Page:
The two thousand year old ancient city Afrodisias' story is as impressive as the myths.
Famous Turkish photographer Ara Guler who traveled to Denizli, a southwestern Turkish city, in 1958 lost his way while returning to Izmir via Aydin and decided to spend the night at the first village he came across along the road. The only lights that were on in the village late at night were at Geyre's café. That small café with its walls surrounded by sculptures and marble tables decorated with handmade embroideries made the artist forget his exhaustion. Guler asks: "Where is this place? How did these stones come here?" The owner of the café says, "There are plenty of them here." Guler was stunned by the response and impatiently waited for daybreak. The village that Guler discovered as a result of losing his way and where he found shelter was Geyre settled on the antique city Afrodisias. A magical adventure awaited the artist who rushed into the historical streets of Geyre after grabbing his camera with the first rays of the sun. Photographer estimating that each shot would record a note from history took photographs in Geyre until all his film was used and rushed to Istanbul. Developing the films and showing them to some archeologists, Guler sent all the photos to Kenan Erim, a faculty member at Princeton University in the US. After inspecting the photographs, Erim immediately came to Istanbul on the first flight and traveled to Geyre.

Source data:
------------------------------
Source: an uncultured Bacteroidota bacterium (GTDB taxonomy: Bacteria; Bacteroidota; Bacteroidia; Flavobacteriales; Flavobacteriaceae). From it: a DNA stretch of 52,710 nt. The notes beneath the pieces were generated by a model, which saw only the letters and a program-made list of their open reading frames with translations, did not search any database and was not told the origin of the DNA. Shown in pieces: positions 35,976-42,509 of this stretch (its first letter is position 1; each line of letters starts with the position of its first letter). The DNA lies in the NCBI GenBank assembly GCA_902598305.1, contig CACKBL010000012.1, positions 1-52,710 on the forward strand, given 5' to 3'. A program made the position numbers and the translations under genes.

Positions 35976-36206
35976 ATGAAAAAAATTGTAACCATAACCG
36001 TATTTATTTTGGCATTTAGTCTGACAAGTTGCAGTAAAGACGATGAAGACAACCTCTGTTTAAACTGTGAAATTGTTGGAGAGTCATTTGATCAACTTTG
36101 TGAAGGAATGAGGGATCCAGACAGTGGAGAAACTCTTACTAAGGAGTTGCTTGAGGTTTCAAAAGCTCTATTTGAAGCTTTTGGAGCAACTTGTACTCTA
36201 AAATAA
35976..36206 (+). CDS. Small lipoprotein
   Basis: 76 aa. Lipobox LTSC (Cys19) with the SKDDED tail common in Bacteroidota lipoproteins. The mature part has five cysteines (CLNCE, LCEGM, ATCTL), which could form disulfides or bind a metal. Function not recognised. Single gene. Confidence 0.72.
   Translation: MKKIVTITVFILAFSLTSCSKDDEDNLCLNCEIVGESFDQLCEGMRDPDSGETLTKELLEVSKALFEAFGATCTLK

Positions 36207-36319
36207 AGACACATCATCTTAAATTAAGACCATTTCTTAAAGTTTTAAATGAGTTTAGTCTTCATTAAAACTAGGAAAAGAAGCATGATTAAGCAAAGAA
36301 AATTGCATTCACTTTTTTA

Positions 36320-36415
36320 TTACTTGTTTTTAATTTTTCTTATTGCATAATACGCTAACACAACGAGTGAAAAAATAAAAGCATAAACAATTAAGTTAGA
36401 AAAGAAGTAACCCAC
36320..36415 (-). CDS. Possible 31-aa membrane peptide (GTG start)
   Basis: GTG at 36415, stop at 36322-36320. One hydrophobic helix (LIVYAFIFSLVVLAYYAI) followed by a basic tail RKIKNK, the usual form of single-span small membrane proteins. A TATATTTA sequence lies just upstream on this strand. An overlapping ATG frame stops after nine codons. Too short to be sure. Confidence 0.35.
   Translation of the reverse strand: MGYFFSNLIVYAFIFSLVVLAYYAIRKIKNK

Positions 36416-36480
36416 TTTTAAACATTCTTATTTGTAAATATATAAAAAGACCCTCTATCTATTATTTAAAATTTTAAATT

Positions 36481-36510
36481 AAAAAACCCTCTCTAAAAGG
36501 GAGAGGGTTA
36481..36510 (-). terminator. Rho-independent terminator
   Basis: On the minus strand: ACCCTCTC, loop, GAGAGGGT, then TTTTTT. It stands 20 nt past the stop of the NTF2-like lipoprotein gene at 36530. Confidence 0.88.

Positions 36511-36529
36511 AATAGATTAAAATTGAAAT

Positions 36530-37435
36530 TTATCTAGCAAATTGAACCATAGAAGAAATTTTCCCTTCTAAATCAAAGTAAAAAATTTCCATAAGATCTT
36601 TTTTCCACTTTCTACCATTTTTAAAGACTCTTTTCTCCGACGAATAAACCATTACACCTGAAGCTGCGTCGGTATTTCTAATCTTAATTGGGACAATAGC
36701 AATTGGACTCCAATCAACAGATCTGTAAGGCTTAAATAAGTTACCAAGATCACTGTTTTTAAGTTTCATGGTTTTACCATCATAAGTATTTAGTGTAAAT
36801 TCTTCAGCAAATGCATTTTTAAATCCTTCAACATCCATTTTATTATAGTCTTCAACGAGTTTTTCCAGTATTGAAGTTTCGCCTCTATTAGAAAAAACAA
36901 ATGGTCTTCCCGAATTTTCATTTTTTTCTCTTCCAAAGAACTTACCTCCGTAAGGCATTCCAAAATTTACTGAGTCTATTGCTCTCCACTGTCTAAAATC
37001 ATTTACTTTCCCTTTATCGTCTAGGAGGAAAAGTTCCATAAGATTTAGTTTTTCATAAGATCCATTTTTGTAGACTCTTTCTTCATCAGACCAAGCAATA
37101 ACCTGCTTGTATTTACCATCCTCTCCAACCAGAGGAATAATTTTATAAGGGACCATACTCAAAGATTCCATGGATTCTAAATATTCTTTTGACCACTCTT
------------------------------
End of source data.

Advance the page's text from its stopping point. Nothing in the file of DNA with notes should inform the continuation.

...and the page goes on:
Then, Guler's photographs changed the future of both Afrodisias and Geyre villagers. Professor Erim began excavations in 1960 with permission from Ankara and tried to excavate whatever lay underground until his death in 1990. Although it has been excavated for many years and artifacts filling many museums were found, it is determined that 80 percent of Afrodisias still lies under the ground. Nowadays Erim's students attempt to classify and commit artifacts into written records.
The temple discovered in the dig of 40 years earned the award of "the best restored 'artwork' in the world". The buildings used for the senate and theatre were also discovered. Most of the thousands of artworks found during the excavation are kept in storage and the remaining artifacts are exhibited in museums. Hundreds of foreigners visit the various Aphrodite sculptures exhibited in museums every day. The Geyre Foundation supported by Kocbank prepared a massive project to establish a museum. After the approval of the "Main Protection Plan" of the area by the Turkish Ministry of Culture and Tourism, construction of the museum will begin in the following months. "Afrodisias Archeological Park" is estimated to cost a total of $50 million. The Geyre Association is ready to provide $3 million for the museum that will be constructed for the exhibition of artifacts recovered from the ground.